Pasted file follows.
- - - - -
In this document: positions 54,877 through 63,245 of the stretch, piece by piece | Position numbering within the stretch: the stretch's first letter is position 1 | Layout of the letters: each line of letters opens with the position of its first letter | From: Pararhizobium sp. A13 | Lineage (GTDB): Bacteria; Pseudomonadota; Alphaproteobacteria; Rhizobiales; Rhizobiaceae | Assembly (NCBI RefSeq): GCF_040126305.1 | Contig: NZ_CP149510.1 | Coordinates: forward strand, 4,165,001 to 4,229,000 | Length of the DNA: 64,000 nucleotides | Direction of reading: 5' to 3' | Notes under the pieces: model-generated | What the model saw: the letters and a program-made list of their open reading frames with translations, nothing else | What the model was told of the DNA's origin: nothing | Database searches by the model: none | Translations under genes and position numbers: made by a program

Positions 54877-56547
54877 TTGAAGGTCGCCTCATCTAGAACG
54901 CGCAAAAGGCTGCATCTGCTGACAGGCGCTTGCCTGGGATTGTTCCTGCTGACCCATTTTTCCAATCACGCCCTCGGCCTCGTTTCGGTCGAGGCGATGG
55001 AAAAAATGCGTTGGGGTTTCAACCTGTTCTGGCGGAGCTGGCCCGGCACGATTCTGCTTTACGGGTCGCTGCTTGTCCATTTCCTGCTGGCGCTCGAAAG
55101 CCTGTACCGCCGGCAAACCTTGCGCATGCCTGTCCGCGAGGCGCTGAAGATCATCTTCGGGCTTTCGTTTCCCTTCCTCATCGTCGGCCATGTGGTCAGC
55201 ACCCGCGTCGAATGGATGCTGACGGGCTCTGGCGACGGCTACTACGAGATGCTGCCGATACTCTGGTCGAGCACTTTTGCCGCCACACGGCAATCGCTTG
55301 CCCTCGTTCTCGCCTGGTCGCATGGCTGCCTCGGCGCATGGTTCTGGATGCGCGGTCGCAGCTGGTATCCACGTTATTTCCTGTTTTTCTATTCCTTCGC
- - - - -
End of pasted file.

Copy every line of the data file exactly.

In this document: positions 54,877 through 63,245 of the stretch, piece by piece | Position numbering within the stretch: the stretch's first letter is position 1 | Layout of the letters: each line of letters opens with the position of its first letter | From: Pararhizobium sp. A13 | Lineage (GTDB): Bacteria; Pseudomonadota; Alphaproteobacteria; Rhizobiales; Rhizobiaceae | Assembly (NCBI RefSeq): GCF_040126305.1 | Contig: NZ_CP149510.1 | Coordinates: forward strand, 4,165,001 to 4,229,000 | Length of the DNA: 64,000 nucleotides | Direction of reading: 5' to 3' | Notes under the pieces: model-generated | What the model saw: the letters and a program-made list of their open reading frames with translations, nothing else | What the model was told of the DNA's origin: nothing | Database searches by the model: none | Translations under genes and position numbers: made by a program

Positions 54877-56547
54877 TTGAAGGTCGCCTCATCTAGAACG
54901 CGCAAAAGGCTGCATCTGCTGACAGGCGCTTGCCTGGGATTGTTCCTGCTGACCCATTTTTCCAATCACGCCCTCGGCCTCGTTTCGGTCGAGGCGATGG
55001 AAAAAATGCGTTGGGGTTTCAACCTGTTCTGGCGGAGCTGGCCCGGCACGATTCTGCTTTACGGGTCGCTGCTTGTCCATTTCCTGCTGGCGCTCGAAAG
55101 CCTGTACCGCCGGCAAACCTTGCGCATGCCTGTCCGCGAGGCGCTGAAGATCATCTTCGGGCTTTCGTTTCCCTTCCTCATCGTCGGCCATGTGGTCAGC
55201 ACCCGCGTCGAATGGATGCTGACGGGCTCTGGCGACGGCTACTACGAGATGCTGCCGATACTCTGGTCGAGCACTTTTGCCGCCACACGGCAATCGCTTG
55301 CCCTCGTTCTCGCCTGGTCGCATGGCTGCCTCGGCGCATGGTTCTGGATGCGCGGTCGCAGCTGGTATCCACGTTATTTCCTGTTTTTCTATTCCTTCGC